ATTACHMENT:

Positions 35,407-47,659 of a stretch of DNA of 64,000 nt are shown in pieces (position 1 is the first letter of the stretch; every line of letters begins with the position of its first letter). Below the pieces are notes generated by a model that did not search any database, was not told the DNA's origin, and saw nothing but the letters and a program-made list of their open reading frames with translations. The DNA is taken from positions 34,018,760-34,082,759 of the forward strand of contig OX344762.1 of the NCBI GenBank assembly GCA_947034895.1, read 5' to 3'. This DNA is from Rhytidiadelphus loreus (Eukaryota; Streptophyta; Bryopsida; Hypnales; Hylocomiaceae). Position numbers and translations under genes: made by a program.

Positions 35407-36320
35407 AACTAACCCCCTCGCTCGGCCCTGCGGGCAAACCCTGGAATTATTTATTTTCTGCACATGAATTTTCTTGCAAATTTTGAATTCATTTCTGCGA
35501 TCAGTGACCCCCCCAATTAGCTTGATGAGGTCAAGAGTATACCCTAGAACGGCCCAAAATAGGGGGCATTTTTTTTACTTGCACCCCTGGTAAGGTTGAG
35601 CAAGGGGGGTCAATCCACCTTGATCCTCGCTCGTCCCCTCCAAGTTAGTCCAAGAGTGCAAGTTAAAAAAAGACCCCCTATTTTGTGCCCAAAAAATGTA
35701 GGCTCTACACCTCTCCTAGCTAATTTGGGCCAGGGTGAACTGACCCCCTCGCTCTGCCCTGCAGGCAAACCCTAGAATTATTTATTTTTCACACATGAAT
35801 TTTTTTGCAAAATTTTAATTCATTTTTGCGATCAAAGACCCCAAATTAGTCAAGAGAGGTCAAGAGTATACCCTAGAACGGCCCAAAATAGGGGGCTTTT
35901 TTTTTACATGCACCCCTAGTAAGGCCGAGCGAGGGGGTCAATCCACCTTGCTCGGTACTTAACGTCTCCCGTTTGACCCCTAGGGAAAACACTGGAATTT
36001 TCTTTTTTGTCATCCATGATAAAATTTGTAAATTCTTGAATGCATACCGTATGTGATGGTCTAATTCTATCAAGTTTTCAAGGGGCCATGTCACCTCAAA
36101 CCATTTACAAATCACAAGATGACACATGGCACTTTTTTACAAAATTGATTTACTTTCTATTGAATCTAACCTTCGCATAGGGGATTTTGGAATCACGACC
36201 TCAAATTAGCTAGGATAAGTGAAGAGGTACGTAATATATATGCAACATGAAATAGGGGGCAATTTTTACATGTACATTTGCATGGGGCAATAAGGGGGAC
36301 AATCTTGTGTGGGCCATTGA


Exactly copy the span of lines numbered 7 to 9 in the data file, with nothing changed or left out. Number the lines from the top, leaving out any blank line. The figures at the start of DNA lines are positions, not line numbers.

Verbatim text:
35801 TTTTTTGCAAAATTTTAATTCATTTTTGCGATCAAAGACCCCAAATTAGTCAAGAGAGGTCAAGAGTATACCCTAGAACGGCCCAAAATAGGGGGCTTTT
35901 TTTTTACATGCACCCCTAGTAAGGCCGAGCGAGGGGGTCAATCCACCTTGCTCGGTACTTAACGTCTCCCGTTTGACCCCTAGGGAAAACACTGGAATTT
36001 TCTTTTTTGTCATCCATGATAAAATTTGTAAATTCTTGAATGCATACCGTATGTGATGGTCTAATTCTATCAAGTTTTCAAGGGGCCATGTCACCTCAAA